Who We Are and What We Do
Our Core Values
Prayer – We cling tightly to the Word of God and acknowledge that nothing comes to us without His power and provision as we focus on turning all needs, desires and decisions over to Him through prayer and fasting.
Spiritual Growth – We provide Biblical based teaching- holding out the opportunity to know God, deepen faith in Him, and sow seeds to foster understanding of what it means to live out a Biblical faith everyday in all areas of life.
Grace – We give more than deserved to those around us with whom we interact out of a love and understanding of Jesus Christ and what He did for us.
Hope – We encourage one another in all phases of life, teaching that there is no guarantee of immunity from harm but a conviction that God is always present.
Justice – We foster a ‘thinking of others’ not a ‘just me’ philosophy with a bias in favor of the disadvantaged.
Integrity – We model, interact and teach those with whom we engage to do what is right even when no one is watching.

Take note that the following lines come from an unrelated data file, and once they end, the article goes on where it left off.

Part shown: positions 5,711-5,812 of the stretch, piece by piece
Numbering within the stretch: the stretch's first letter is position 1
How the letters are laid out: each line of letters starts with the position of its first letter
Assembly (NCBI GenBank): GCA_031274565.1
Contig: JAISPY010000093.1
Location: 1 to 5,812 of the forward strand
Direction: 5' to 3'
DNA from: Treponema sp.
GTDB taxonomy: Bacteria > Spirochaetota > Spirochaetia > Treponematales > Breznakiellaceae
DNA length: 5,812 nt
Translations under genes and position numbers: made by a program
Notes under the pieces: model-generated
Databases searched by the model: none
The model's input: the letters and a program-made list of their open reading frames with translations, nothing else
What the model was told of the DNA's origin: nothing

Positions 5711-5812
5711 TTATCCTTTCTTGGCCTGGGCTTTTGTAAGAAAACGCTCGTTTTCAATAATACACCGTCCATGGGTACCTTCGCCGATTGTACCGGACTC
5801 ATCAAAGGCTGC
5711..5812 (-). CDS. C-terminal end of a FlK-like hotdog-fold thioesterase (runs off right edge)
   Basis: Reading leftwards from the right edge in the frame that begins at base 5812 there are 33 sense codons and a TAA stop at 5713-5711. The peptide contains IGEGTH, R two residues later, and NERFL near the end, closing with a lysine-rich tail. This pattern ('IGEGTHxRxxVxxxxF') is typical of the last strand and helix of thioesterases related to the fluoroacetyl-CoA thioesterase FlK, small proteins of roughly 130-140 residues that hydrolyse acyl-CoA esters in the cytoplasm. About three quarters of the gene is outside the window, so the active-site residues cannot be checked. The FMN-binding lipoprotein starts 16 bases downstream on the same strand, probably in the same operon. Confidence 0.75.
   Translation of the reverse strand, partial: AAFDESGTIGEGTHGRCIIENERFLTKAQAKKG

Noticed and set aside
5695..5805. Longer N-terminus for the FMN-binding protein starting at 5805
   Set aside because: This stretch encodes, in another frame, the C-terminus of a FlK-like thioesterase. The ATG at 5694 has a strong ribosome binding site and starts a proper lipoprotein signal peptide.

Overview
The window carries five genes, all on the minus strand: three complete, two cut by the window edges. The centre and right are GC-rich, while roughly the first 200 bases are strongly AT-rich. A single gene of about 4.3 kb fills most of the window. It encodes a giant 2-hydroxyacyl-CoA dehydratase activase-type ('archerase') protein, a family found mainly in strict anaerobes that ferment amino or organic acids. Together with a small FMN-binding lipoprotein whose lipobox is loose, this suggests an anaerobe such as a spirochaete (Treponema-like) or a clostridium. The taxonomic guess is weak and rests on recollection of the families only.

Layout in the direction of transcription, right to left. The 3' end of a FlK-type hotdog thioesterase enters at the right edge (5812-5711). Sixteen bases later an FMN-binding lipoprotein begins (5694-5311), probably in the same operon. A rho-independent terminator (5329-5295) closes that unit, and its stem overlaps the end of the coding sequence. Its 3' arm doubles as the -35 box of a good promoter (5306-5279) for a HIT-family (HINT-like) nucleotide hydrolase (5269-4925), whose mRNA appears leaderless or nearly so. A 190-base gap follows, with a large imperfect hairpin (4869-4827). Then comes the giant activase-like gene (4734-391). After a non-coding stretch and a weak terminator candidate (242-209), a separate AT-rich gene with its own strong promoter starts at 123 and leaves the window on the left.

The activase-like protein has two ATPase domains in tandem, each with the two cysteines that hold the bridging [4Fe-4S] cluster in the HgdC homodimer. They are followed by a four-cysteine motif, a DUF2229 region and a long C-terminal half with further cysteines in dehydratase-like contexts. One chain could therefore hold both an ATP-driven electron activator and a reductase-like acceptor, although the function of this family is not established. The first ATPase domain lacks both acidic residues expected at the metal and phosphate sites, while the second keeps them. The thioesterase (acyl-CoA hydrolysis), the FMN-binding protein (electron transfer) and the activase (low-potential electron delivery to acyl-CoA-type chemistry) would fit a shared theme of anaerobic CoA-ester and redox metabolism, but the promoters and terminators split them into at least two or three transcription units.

Compassion – We show care, sensitivity and tolerance, using our talents and treasures to minister to those around us who are suffering or who are facing misfortune, without thought of preconceived walls of discrimination extending grace and giving more than one deserves.
Sustainability – We teach and provide opportunities to build economic, educational and social continuity incorporating environmentally responsible materials.
Excellence – We empower and nurture individual potential, striving toward quality and excellence in whatever one finds themselves doing, regularly evaluating and redefining goals and expectations.
Creativity – We cultivate a philosophy of originality among the artisans to unleash imagination, inspiration and ingenuity seeing innovation in their handcrafts and all areas of life.
BRINGING HOPE IN A HANDBAG
Louisville ministry helping people in Zambia turn trash into trade skills
LOUISVILLE, Ky. — In 2007, Tracy Murray moved to Zambia to work at a church. She met a pastor who was making $250 a month. She said that was considered middle-class because most families made about $2 a day. After seeing the daily struggle, she wanted to help. Tracy started a handbag ministry called RecycloCraftz teaching widows, orphans and the unemployed how to make crafts out of recycled materials like fabric scraps, pages of magazines, and videotape film. When she moved back to Kentucky in 2011, she continued to support the workers in Zambia. The idea may have started with handbags, but it has grown to include aprons, pillows, and jewelry. What you might throw away, people in Zambia use to create art that they sell in the U.S.